Originally Posted by mrlittlejeans
I guess my question revolves around whether its best to achieve maximum Y by being square with the screen and farther away or closer to the screen but hitting at an angle so the sensor misses its shadow. I started about 3-4" from the screen with the sensor tilted up and then moved the sensor on both axes (sp?), until I achieved maximum Y. However, I can get a higher Y by moving the sensor farther from the screen and pointed closer to perpendicular. I just don't know how far from the screen I can go and still get an accurate reading.
That's the beauty of this sort of positioning: You don't have to worry about having the sensor see its shadow as soon as it sees it's shadow the Y value will drop. In order words, don't worry about the shadow... just move it around to max out Y. When Y is maxed out, it won't be seeing the shadow. Simple!
Originally Posted by clicq
Thanks for the guide; I'm new to this and it really helped.
1) For an LCD TV, how square does the colorimeter have to be to the TV screen? Since my TV is vertical, the sensor doesn't lie on the TV surface, and due to cord tension, it's not square with the TV either. I've been lightly pushing it against the screen to make it square and seal out ambient light (just touching it, not enough pressure to cause the screen to distort). Is this correct?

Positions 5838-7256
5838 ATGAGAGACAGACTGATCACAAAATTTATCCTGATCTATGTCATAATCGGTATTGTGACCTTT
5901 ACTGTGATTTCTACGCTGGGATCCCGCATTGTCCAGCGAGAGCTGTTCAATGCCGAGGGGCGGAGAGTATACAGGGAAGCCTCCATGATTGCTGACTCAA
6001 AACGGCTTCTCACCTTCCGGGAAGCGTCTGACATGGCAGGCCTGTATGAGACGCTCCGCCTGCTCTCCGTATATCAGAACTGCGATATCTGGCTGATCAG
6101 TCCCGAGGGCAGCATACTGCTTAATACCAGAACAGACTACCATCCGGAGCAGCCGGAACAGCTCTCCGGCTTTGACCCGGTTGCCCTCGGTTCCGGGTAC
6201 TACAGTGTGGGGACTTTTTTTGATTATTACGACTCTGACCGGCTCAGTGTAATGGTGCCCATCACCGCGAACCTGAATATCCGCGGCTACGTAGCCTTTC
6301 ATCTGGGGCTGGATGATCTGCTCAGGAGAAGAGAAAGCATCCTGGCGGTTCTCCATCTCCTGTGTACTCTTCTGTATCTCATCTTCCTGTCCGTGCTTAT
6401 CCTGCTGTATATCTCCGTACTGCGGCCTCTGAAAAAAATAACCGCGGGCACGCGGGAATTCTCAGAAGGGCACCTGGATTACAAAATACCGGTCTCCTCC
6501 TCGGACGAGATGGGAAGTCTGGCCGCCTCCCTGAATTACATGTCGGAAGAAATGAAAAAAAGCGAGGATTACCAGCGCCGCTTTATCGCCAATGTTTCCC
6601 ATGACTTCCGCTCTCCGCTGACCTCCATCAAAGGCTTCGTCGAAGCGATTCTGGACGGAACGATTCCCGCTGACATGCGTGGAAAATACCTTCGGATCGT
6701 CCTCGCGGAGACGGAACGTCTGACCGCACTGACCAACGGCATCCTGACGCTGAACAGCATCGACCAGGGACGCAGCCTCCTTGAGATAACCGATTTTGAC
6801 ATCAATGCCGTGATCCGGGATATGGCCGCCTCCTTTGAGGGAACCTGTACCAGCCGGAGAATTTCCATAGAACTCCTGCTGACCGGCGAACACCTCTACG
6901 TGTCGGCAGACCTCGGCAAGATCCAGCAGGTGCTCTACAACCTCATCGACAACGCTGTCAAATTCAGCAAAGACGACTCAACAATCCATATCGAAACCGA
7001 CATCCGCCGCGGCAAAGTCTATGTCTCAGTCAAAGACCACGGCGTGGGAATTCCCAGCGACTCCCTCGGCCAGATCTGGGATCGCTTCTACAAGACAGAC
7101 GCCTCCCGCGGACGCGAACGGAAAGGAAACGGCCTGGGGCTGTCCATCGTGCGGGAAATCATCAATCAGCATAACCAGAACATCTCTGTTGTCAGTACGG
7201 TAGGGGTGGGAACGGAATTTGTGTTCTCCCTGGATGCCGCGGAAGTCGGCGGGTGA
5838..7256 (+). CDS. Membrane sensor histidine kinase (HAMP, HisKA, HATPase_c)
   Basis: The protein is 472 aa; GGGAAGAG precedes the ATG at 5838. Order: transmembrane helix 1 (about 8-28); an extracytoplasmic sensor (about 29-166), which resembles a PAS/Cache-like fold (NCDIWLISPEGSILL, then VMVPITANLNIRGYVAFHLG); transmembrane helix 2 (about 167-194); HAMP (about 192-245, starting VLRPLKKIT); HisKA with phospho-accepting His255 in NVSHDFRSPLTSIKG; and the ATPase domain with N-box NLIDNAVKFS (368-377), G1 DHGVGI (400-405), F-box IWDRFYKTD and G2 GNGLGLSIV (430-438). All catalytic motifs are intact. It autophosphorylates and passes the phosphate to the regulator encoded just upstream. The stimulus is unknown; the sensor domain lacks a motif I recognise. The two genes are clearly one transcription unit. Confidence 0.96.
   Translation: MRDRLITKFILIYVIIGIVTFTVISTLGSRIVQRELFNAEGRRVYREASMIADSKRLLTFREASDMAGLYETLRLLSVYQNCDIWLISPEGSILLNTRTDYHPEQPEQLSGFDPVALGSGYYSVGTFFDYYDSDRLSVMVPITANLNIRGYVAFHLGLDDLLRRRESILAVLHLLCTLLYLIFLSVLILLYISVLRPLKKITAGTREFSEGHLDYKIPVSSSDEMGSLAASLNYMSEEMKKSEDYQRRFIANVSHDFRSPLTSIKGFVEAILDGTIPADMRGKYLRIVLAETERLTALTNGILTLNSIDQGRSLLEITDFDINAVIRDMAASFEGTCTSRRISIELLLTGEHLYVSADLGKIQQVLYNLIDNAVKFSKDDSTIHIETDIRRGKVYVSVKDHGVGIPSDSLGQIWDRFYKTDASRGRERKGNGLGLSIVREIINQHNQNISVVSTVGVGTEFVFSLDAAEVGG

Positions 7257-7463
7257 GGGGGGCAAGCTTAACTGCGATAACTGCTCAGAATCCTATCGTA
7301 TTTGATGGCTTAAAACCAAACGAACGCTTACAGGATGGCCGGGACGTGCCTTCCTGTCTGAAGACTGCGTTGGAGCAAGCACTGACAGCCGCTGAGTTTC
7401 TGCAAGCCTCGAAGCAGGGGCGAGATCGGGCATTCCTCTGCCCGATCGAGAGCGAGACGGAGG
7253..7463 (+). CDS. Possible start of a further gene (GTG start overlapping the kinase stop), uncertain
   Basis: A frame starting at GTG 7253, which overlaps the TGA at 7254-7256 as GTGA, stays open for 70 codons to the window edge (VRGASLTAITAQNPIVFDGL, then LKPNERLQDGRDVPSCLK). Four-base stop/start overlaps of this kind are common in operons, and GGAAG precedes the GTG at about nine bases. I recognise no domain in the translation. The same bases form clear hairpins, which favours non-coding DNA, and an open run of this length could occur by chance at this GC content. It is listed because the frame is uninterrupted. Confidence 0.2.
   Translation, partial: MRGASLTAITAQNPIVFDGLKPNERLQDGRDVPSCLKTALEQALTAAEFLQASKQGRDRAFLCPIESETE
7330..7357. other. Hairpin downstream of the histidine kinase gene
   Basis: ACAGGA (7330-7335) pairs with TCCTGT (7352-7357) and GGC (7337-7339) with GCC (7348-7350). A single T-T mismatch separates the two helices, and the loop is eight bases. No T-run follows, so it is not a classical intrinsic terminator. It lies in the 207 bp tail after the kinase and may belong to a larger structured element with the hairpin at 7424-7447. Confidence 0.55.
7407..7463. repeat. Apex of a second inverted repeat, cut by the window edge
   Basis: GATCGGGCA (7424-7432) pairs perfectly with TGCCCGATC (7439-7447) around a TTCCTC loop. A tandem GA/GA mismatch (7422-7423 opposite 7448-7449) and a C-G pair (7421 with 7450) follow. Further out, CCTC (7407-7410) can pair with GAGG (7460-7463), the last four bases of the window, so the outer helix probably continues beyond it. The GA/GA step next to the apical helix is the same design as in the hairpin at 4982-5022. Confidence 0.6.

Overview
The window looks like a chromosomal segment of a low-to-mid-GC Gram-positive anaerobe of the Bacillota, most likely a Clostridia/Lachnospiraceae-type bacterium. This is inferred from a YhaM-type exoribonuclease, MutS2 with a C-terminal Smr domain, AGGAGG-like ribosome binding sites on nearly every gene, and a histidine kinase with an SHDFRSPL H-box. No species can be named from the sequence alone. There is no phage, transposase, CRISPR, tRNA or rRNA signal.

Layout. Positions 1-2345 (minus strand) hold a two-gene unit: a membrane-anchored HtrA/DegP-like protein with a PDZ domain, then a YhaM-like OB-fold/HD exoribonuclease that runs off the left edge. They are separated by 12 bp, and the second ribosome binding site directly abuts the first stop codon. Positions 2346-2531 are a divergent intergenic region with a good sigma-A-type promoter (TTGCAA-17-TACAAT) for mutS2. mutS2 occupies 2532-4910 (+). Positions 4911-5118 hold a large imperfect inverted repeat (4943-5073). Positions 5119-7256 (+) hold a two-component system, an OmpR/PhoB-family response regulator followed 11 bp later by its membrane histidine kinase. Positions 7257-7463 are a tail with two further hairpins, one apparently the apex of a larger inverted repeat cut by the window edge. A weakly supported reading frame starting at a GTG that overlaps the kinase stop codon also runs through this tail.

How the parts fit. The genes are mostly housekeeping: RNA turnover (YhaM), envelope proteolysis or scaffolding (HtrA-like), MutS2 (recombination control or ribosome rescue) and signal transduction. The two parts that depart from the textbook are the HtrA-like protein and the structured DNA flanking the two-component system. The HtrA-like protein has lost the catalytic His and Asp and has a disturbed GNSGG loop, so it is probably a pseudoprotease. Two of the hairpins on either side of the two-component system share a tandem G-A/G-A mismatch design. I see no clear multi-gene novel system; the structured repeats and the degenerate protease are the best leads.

Yup! The Eye One has little suction cups and if you're very careful a little bit of pressure on the sensor will cause it to stick to the screen slightly. You want it to be completely flat against to avoid any extra light coming in. Not so much an issue at higher IREs but may cause problems at lower IREs if you're not in a dark room.
Or should I just let it dangle and try to get it as close to square with the screen as I can? (The measurements do change depending on if I just let it dangle or not.)
Nope. Make sure it's flat against the screen. I've updated the guide to make sure this is clear.
2) Why do you use only 100% color patterns? Shouldn't we try at least the 75% patterns as well? My TV seems to have some non-linearity with the color controls, since at 75% my luminance values are all too high, but at 100%, they're nearly perfect except for blue. Which one is more important to get right?
I'll let some of the experts answer this one but I would probably go with making 75% more correct if you can't get both 75% and 100% correct. (More content in that range).